Alternative Splicing - the New Snake Oil to Explain 'Human Complexity'

Alternative Splicing - the New Snake Oil to Explain 'Human Complexity'

We have been noticing increasingly that various bioinformaticians are chasing alternative splicing in RNAseq data. That qualifies as harmless curiosity just by itself, but when one combines it with additional observation that various ENCODE and GTEx clowns are using alternative splicing to ‘explain’ ‘human complexity’, the situation gets worrisome. On the later point, look no further than a paper published by leading ENCODE clown Mike Snyder last year (covered in Human Transcriptome is Extremely Complex and Snyderome is the Most Complex of All).

The problem started in 2001, when the number of protein-coding genes in human genome fell far short of the expected 100,000 to only 25,000. That was comparable to 20,000 genes in measly worm. The observation deflated the ego of a few bad scientists, who had been looking for other explanations of human complexity ever since. Using alternative splicing to turn that 20,000 to 100,000 splice forms is one method, others being declaring the entire genome as ‘biochemically functional’ and talking incessantly about human long non- coding RNA as something marvelous. Sandwalk blog has a full list.

Here’s the latest list of the sorts of things that may salvage your ego if it has been deflated.

1. Alternative Splicing: We may not have many more genes than a fruit fly but our genes can be rearranged in many different ways and this accounts for why we are much more complex. We have only 25,000 genes but through the magic of alternative splicing we can make 100,000 different proteins. That makes us almost ten times more complex than a fruit fly. (Assuming they don’t do alternative splicing.)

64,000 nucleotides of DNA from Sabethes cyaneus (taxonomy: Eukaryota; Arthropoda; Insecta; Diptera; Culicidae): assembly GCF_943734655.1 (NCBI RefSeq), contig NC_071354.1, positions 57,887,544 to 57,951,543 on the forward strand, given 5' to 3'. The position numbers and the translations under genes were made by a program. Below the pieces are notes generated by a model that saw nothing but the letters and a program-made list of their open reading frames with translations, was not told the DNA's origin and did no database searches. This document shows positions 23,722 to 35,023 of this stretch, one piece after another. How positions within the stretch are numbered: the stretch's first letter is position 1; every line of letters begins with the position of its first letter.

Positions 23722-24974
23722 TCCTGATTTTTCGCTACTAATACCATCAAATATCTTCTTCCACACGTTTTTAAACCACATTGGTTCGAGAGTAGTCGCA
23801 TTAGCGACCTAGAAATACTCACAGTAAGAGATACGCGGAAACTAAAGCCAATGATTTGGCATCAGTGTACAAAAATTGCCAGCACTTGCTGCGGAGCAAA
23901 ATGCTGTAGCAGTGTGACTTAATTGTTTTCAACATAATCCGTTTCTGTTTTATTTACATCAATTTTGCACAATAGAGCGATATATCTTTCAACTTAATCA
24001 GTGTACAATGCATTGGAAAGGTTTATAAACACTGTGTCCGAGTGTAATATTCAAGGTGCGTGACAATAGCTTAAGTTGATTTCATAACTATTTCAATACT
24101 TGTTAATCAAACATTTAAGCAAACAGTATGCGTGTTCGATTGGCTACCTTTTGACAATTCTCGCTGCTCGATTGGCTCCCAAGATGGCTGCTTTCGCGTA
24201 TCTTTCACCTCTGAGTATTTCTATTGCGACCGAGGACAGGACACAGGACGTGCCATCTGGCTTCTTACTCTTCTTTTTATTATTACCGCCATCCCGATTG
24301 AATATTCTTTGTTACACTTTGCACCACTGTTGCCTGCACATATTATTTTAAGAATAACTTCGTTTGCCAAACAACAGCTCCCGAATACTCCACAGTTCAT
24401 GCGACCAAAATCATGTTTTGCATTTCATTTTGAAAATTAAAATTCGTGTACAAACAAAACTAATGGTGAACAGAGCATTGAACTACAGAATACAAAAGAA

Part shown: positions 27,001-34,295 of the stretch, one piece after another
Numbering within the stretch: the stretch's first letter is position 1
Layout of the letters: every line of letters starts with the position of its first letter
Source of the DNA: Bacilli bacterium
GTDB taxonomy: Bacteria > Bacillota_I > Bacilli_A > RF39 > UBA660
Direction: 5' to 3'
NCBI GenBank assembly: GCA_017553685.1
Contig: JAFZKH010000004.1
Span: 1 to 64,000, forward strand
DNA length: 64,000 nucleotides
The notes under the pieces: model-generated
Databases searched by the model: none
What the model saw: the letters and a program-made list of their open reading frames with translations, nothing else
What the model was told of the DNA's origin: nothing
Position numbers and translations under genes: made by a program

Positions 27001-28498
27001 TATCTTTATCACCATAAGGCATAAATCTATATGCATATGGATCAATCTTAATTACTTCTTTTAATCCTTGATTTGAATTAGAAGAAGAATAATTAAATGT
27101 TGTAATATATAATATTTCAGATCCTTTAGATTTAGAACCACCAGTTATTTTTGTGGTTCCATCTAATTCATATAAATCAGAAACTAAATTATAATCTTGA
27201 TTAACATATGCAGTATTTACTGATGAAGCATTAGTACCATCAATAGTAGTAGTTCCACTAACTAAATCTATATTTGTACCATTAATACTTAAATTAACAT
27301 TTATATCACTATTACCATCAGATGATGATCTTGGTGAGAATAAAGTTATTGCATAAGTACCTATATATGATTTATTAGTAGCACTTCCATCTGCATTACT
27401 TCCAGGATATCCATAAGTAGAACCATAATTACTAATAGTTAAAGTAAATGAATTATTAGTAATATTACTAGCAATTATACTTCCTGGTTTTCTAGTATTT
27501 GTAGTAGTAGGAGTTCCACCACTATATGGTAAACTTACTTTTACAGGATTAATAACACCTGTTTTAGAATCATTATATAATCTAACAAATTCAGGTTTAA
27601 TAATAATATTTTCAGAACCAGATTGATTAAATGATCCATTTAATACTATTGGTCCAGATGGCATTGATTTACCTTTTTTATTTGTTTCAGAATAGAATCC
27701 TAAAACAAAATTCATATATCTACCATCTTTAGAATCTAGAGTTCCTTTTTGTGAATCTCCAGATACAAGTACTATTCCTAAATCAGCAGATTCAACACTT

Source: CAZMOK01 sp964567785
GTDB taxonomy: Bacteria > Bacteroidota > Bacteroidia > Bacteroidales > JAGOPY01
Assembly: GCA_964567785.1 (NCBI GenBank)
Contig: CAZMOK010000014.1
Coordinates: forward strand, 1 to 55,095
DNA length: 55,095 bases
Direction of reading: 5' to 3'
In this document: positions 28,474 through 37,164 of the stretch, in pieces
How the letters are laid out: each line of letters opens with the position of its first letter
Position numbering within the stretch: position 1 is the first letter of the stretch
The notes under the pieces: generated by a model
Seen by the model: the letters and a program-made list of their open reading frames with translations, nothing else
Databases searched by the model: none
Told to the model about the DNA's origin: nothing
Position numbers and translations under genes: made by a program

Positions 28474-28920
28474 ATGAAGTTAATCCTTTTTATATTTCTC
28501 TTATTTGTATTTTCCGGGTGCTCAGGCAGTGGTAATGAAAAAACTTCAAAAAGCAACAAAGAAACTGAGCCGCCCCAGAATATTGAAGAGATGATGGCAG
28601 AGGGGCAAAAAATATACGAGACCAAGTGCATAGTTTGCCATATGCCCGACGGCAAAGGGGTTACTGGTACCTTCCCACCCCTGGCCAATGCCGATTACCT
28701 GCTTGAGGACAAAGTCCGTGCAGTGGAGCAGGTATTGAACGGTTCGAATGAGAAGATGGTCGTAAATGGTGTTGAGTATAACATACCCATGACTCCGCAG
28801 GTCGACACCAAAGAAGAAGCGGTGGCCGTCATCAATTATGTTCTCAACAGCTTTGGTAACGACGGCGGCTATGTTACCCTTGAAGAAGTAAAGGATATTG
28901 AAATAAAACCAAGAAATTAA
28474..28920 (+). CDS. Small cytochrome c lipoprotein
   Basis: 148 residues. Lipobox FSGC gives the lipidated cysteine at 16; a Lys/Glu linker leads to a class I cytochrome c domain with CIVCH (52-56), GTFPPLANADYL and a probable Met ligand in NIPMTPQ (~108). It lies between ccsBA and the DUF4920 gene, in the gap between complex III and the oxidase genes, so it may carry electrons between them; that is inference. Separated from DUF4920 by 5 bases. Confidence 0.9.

2. Small RNAs: Scientists have miscalculated the number of genes by focusing only on protein encoding genes. Our genome actually contains tens of thousands of genes for small regulatory RNAs. These small RNA molecules combine in very complex ways to control the expression of the more traditional genes. This extra layer of complexity, not found in simple organisms, is what explains the Deflated Ego Problem.

3. Pseudogenes: The human genome contains thousands of apparently inactive genes called pseudogenes. Many of these genes are not extinct genes, as is commonly believed. Instead, they are genes-in-waiting. The complexity of humans is explained by invoking ways of tapping into this reserve to create new genes very quickly.

4. Transposons: The human genome is full of transposons but most scientists ignore them and don’t count them in the number of genes. However, transposons are constantly jumping around in the genome and when they land next to a gene they can change it or cause it to be expressed differently. This vast pool of transposons makes our genome much more complicated than that of the simple species. This genome complexity is what’s responsible for making humans more complex.

5. Regulatory Sequences: The human genome is huge compared to those of the simple species. All this extra DNA is due to increases in the number of regulatory sequences that control gene expression. We don’t have many more protein-encoding regions but we have a much more complex system of regulating the expression of proteins. Thus, the fact that we are more complex than a fruit fly is not due to more genes but to more complex systems of regulation.

6. The Unspecified Anti-Junk Argument: We don’t know exactly how to explain the Deflated Ego Problem but it must have something to do with so-called “junk” DNA. There’s more and more evidence that junk DNA has a function. It’s almost certain that there’s something hidden in the extra-genic DNA that will explain our complexity. We’ll find it eventually.

7. Post-translational Modification: Proteins can be extensively modified in various ways after they are synthesized. The modifications, such as phosphorylation, glycosylation, editing, etc., give rise to variants with different functions. In this way, the 25,000 primary protein products can actually be modified to make a set of enzymes with several hundred thousand different functions. That explains why we are so much more complicated than worms even though we have similar numbers of genes.

What, then, is the explanation of ‘human complexity’? The answer is none. Humans are no more complex than most other animals.

Getting back to original point, I would be very cautious about reading too much from alternative splicing data in RNAseq, unless backed by other biochemical confirmations.

Written by M. //